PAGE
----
Dunstall’s Hawks forced to settle for back-to-back flags

Jason Dunstall
Jason Dunstall Getty Images


OVER the coming month, Hawthorn will look to achieve what the club couldn't in 1990 - a 'threepeat' of premierships.

After powering to flags in 1988, by a then-record margin of 96 points, and 1989, when holding off a gallant Geelong in one of the greatest grand finals of all-time, the Hawks finished fifth in 1990 after limping into the five-team finals series.

"We never looked like it in 1990," Hawk star Jason Dunstall recalled. "We were hanging by a thread and went out in week one of the finals.

"They (Melbourne) beat us in the last round and then in the elimination final.''

Dunstall, now a Fox Footy commentator, said the Hawks "had a lot of injuries" - one of them being a serious head injury to the reigning Coleman Medallist himself in round nine.

After spending some time in the Alfred Hospital, Dunstall returned in that infamous helmet after a month on the sidelines.

The Queenslander, who chose to play for the Hawks in 1984 after also receiving an offer to join Fitzroy, before going on to become a club captain, board member and one-time interim chief executive, spoke to the Hawks ahead of their push for a second straight-premiership last season and hopes they can match Brisbane's effort of 2001-2003.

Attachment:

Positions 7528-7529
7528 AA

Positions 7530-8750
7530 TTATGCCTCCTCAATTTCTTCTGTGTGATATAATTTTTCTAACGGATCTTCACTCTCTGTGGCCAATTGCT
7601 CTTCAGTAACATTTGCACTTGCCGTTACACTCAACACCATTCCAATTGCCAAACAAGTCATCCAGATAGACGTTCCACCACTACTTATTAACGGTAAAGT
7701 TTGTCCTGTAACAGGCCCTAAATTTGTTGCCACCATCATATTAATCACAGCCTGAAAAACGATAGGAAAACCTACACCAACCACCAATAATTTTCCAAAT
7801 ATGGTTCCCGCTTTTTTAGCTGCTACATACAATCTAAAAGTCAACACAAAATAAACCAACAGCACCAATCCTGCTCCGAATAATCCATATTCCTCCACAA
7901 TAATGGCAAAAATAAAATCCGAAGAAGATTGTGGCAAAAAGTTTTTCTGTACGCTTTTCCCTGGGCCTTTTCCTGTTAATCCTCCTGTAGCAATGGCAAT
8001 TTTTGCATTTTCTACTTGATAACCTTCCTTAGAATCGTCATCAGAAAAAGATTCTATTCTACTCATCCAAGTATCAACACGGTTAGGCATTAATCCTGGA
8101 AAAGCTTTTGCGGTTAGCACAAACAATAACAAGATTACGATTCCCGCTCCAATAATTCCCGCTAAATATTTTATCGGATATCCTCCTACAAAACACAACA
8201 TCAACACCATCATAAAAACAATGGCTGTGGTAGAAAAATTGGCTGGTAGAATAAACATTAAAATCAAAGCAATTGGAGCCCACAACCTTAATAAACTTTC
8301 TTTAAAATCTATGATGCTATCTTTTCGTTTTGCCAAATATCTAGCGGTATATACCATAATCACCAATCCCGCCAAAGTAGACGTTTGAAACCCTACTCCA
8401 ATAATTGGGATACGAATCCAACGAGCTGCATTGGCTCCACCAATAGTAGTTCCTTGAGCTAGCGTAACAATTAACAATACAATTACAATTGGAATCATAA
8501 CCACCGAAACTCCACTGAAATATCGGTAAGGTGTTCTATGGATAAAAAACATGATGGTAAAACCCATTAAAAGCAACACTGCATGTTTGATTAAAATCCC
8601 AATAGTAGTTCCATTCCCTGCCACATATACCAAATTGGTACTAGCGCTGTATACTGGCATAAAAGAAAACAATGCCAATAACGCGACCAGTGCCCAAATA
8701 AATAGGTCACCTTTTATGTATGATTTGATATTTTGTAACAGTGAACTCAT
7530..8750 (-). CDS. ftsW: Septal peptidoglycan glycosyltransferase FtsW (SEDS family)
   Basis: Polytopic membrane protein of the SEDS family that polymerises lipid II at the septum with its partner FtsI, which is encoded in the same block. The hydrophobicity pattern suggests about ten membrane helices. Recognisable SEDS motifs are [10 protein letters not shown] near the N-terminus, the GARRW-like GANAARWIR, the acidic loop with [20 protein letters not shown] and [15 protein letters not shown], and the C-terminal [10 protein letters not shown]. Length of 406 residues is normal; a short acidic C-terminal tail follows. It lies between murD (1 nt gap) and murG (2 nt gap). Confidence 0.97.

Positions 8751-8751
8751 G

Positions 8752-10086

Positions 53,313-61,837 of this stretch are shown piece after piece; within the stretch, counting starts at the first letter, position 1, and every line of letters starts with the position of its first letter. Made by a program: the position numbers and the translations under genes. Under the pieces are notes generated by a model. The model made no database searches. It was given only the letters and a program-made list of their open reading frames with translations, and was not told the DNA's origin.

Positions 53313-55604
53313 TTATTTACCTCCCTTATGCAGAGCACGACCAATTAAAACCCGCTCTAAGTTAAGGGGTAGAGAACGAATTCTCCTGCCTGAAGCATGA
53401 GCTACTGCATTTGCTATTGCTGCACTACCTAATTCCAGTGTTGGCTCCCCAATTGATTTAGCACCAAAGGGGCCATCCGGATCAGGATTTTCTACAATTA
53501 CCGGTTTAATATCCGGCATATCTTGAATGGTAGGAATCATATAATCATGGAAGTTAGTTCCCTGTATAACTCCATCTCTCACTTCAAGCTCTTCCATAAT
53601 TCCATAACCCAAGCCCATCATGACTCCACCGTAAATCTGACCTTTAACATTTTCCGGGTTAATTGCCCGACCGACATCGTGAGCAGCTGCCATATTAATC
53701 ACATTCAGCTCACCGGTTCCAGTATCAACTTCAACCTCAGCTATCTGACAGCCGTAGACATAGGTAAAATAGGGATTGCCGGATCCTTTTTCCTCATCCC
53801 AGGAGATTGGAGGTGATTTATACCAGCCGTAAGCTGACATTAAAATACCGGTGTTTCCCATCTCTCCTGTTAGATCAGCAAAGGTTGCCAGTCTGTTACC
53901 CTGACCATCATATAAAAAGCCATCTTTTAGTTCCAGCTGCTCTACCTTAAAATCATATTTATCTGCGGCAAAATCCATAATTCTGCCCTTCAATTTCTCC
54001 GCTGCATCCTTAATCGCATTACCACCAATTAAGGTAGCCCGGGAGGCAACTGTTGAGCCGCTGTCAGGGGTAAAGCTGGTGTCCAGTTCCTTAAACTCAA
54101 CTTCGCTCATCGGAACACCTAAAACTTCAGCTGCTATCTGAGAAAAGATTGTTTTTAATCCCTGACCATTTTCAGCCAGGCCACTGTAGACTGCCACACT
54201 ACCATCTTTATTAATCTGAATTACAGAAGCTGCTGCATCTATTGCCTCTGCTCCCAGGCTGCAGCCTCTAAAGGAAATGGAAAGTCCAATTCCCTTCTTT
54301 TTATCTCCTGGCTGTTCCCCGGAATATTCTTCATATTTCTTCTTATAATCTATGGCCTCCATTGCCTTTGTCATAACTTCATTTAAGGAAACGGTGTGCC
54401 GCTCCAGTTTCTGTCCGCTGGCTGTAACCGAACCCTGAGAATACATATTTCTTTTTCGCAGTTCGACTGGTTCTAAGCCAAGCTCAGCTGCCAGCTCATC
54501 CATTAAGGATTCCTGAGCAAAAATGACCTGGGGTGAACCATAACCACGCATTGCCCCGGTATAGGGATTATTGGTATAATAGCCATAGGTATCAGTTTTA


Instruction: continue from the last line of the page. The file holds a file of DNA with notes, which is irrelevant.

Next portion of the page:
"I think they've been a bit hot and cold, there's no doubt about that," he says.

"They've got a lot of experience there, got a lot of players who have been there, done that. Whether they can do it again, that remains to be seen."

The Hawks will have to win it this year from third place - and with the extra challenge of travelling to Perth in the first week of the finals - after finishing the home and away rounds first and second in 2013 and 2014 respectively, and hosting both qualifying and then preliminary finals.

"They've got a lot of work to do just to get there now they haven't finished top two," he said. "It makes life very, very difficult for them.

"Their best is still good enough …I've got my fingers crossed they can find their best form when the time comes."

Dunstall says it's hard to go past West Coast as premiership favourite, while fellow WA outfit Fremantle has its issues.

The Dockers claimed the minor premiership, but is ranked a lowly 11th for scoring.

"It's strange to say, but they've probably got the biggest question mark over them," Dunstall said. "They're on top of the table. They've played so well. But we wonder if they've got the scoring ability to win the flag."



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